What is hepatocellular carcinoma?
Hepatocellular Carcinoma is the second most common type of liver cancer in children after Hepatocellular Carcinoma. Among children older than five, it is the most common type of liver cancer. Children who have hepatocellular carcinoma are typically diagnosed when their parents or doctor notice an abdominal mass. Sometimes the tumor may cause weight loss, pain, nausea, vomiting, or jaundice (yellowing of the skin and eyes).
Who gets hepatocellular carcinoma?
Hepatocellular carcinoma is very rare in children. There are approximately 50-75 new cases of hepatocellular carcinoma in the US each year in children.
Hepatocellular carcinoma are more likely to arise in a liver which has an underlying abnormality. Children with a prior history of biliary atresia, metabolic abnormalities such as tyrosinemia, galactosemia, familial cholestatic cirrhosis, giant cell hepatitis of infancy, Fanconi’s anemia, glycogen storage disease, and anti-trypsin deficiency are at greater risk for developing hepatocellular carcinoma. Children who are exposed to hepatitis B or C infections at an early age are also at increased risk for developing hepatocellular carcinoma.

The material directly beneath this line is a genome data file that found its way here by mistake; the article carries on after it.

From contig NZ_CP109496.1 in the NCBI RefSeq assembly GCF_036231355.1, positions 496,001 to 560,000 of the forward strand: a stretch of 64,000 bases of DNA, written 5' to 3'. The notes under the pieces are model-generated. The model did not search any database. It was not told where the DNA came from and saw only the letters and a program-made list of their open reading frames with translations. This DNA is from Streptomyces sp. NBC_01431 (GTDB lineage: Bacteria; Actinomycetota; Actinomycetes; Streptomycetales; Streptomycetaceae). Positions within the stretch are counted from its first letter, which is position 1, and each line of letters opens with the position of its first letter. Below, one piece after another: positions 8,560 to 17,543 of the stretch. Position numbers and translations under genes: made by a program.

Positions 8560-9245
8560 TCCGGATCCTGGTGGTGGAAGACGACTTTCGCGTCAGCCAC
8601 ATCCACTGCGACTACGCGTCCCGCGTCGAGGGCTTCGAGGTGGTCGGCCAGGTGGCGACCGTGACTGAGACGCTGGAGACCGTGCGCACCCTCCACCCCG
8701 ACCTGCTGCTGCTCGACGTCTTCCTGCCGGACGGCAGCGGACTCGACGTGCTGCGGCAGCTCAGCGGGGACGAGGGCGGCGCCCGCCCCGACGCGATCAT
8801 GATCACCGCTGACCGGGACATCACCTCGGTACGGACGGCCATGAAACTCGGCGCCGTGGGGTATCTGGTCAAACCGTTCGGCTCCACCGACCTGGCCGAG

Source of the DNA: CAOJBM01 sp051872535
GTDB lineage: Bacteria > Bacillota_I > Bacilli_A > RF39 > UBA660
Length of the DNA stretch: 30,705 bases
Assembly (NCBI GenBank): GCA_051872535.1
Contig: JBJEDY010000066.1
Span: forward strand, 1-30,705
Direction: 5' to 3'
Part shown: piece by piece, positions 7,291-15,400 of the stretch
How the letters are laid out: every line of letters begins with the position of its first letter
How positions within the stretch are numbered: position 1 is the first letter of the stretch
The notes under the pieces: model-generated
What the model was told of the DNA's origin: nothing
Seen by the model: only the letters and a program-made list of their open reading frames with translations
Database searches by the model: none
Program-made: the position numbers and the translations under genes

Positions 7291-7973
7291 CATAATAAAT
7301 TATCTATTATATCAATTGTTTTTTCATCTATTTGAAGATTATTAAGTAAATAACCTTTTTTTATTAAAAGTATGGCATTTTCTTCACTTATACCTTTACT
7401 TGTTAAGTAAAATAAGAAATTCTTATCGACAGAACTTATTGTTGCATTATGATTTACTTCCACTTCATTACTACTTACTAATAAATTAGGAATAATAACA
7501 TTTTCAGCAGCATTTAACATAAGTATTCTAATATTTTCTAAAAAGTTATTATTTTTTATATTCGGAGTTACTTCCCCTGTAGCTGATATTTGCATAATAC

How do you treat hepatocellular carcinoma?
Surgery to take out the entire tumor is the best treatment for hepatocellular carcinoma. If the tumor cannot be removed by surgery the child may be evaluated for a liver transplant so that the entire liver and tumor can be removed and a new liver is put in to take the place of the old diseased one. If the tumor has spread outside the liver it can be treated with chemotherapy. However, most times hepatocellular carcinoma does not respond well to chemotherapy.
What doctors treat Hepatocellular Carcinoma at Texas Children’s Cancer Center?
For a current list of oncologists and other physicians who treat hepatocellular carcinoma at Texas Children’s Cancer Center, visit the Liver Tumor Program Members page.